Lockdown Cells Installation
-Live Interactive Audio Visual Installation
Commissioned by Unstable Monuments
Installed at Old Bristol Crown Courts
'The Lockdown cell' was the name for the project I created as part of an artist collective called Unstable Monuments that had the ambitious project to take over the Old Bristol Crown Courts in the UK. Before the building revocation started, I had the unique opportunity to work in the historic building cells. The space was a small cell where I gave myself the challenge to create an interactive installation. I made an audio/visual installation. In the building, I had to think about sound. I immediately had a problem working in a small room with equipment so close together in the planning stages. My exhibition was a great addition to the project on the unstable monuments where there were more than 30 artists with artwork/exhibitions on the floor of the cells; the eerie sound of my show created a unique atmosphere to the experience.
The feedback sound was in mono and came out of the left speaker. It was positioned facing the cell wall, intentionally reflected around the cell's walls, and facing away from the cell opposite. The sounds created by my exhibition travelled around the whole floor of the basement of the Old Bristol Courts. The Venue was very dark and eerie and was a maze to walk around without getting lost; with this in mind, I felt like the constant droning worked well in the space. It felt like the sound was pulling people to follow and seek out the sound, resulting in more people visiting my exhibition. The sound of my exhibition was a great addition to the project of the Unstable Monuments, especially on the floor of the cells; the eerie sound of my show set a unique atmosphere. Giving the participants something to listen to without interfering with the other artists with artwork/exhibitions.
Working with feedback was something new to me. Making the feedback have a bit of variety and be less tedious to listen to. To add variety to modulate the sound at a low rate giving the sound a break into silence for a second. To provide the feedback with some character, I used the creative plugin chain Serum FX with a Hyper effect (phase/voices/detuning-based effect). A Diode Distortion overdrives the sound, adding unique electrical-sounding characteristics. A reverb was used to wash the sound from being so sharp. And an EQ to cut off the High frequencies entirely so the feedback could be listenable. Also, I used to put an adaptive limiter on to stop the signal from clipping. And Bitcrusher was also slightly used to reduce the signal's resolution to be a bit crispier.
An intriguing, unexpected result from my installation the feedback tone kept changing by itself, switching between 2 tones. I later learnt this was a result of the resonance of the room.
The feedback sound was in mono and came out of the left speaker. It was positioned facing the cell wall and intentionally reflected around the cell's walls. The constant droning worked well in the space. The sounds coming out of my cell travelled around the whole floor of the basement of the Old Bristol Courts. It felt like it was pulling people to follow and seek out the sound, bringing more people to my exhibition.
A Live Mic was used to give to make the installation interactive installation. Where were the spectators' voices, so the NT5 microphone was a good choice? The microphone was not labelled with instructions to speak into it. Not labelling, it arguably added exhibition by adding a sense of curiosity as part of the experience. Figure one shows that the same channel effects were duplicated from the feedback channel and used on the Mic input channel. With a slight EQ to enhance the voice of the person who spoke into the Mic. The plugins then created characteristics of something very alien-like that was unnatural, something the audience may not have experienced before, let alone may never speak in front of a microphone before. This made the voices more fun and interactive, and jelled pieces of sound combined with the feedback. Therefore, helping it sound like a solid composition that the audience could interact with.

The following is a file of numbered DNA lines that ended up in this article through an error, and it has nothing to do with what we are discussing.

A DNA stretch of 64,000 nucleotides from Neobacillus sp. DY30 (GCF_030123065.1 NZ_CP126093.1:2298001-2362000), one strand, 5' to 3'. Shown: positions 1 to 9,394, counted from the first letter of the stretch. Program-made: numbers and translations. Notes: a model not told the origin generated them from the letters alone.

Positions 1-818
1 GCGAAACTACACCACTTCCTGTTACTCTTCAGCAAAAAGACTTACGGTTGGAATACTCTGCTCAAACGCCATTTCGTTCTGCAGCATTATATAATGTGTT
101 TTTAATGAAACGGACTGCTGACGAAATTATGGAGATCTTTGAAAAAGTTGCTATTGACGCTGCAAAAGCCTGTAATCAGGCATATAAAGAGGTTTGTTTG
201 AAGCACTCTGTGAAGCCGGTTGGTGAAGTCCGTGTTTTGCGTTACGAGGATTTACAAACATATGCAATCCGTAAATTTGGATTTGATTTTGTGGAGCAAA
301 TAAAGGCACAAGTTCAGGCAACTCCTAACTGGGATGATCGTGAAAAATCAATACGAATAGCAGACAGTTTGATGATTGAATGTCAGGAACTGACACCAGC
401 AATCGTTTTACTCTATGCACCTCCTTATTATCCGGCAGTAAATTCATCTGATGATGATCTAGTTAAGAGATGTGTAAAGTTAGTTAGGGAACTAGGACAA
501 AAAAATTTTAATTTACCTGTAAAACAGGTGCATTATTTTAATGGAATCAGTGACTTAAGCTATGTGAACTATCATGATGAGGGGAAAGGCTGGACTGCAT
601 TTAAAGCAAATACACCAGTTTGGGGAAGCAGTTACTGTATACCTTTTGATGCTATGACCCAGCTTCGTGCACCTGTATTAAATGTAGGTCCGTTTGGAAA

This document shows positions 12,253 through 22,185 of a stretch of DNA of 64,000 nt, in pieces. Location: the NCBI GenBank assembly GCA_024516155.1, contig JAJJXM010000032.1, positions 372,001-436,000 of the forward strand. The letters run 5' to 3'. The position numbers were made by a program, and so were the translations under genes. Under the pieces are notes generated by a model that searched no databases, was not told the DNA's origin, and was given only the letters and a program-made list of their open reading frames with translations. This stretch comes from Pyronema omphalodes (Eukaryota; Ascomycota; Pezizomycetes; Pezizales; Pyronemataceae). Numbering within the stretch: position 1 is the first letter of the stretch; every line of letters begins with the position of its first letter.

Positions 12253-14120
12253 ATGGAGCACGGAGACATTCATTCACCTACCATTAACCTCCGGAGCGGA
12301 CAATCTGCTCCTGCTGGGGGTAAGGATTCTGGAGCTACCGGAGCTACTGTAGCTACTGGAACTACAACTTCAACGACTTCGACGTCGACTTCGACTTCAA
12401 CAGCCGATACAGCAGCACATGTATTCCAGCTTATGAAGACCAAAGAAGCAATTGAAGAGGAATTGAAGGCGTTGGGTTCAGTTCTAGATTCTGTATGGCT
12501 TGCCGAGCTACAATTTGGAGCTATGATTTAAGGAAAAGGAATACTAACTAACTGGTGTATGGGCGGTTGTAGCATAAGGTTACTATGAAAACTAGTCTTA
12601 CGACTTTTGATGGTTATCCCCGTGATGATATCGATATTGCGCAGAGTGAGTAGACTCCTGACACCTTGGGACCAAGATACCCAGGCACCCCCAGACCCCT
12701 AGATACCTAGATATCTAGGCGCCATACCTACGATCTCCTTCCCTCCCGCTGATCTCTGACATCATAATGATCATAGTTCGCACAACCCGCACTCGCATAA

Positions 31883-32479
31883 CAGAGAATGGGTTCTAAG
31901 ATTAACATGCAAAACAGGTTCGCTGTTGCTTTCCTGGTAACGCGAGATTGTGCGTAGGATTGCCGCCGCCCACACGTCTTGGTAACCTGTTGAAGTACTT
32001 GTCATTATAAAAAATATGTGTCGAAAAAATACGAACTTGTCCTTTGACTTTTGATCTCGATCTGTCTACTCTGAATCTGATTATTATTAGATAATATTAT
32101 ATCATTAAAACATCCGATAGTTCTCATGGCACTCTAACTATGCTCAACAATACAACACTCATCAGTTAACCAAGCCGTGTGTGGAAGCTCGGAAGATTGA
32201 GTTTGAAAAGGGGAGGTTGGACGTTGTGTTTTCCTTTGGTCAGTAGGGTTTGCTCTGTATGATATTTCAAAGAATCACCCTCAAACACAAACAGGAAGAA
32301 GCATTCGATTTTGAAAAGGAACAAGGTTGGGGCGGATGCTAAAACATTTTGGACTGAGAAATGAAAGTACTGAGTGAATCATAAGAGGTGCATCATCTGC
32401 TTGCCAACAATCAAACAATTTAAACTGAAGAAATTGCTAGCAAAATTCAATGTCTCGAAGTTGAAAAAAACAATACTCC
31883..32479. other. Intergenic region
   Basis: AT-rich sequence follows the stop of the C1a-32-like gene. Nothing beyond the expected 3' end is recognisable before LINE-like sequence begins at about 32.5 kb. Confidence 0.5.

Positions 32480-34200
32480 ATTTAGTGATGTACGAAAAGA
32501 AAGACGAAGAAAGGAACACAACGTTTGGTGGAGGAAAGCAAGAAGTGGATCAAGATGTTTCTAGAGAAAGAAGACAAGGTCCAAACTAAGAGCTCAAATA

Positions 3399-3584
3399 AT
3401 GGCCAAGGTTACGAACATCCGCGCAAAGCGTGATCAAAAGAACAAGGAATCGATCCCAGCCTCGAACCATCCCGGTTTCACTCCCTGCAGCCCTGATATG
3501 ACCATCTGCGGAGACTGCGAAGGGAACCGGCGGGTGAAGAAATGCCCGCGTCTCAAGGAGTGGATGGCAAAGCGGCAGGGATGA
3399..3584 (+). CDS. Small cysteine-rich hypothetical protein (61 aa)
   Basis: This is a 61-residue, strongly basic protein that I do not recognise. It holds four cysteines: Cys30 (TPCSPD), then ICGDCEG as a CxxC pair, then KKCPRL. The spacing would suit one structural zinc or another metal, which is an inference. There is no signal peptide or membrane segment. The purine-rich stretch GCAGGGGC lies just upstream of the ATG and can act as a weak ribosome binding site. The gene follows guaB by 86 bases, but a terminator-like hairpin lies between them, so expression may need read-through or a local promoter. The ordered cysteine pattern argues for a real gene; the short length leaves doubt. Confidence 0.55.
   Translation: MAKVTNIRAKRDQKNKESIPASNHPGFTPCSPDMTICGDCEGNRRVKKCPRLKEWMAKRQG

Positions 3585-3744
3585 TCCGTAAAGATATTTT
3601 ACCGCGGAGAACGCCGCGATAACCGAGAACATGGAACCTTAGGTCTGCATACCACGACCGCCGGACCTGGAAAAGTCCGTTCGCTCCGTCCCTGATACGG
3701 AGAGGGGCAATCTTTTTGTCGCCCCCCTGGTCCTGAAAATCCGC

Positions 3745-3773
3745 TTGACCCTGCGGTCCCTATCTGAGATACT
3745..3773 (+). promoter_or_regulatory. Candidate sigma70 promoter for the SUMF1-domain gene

The voices sounded characteristic, harsh and non-human-like. These oblique sounds created individual interactions with the exhibition, where spectators made monkey-like vocal sounds like "oooo" seen by the participant in the video. The audience was then seen interacting more and more, having fun, and at times it felt like they were interacting so much that it was addictive. Listening to these noises from far away from the cell was interesting. It added something to the ghostly, spooky feeling of being in the historic building that is old abandoned courtrooms and police cells. Throughout the exhibition, before and after, I received great feedback from many of the audience and other artists. It is something I am hugely proud of.
I used this specific microphone, NT5 RØde, a mic typically designed for critical recording applications. This Mic choice was purposely because the cell opposite me; had another artist with an exhibition that featured a talking that kept looping through a speaker. The NT5 was a pre-planned mic choice. Because if I were to use a wide-diaphragm condenser mic, it would have picked up too many sounds like footsteps and people talking, and the piece may have gotten messy. And the looping sound would have always been picked up.
An immersive pre-renovation exhibition in the iconic regency courts and cells of Bridewell Street. Read more about the project here: https://www.crowdfunder.co.uk/p/unstable-monuments-bristol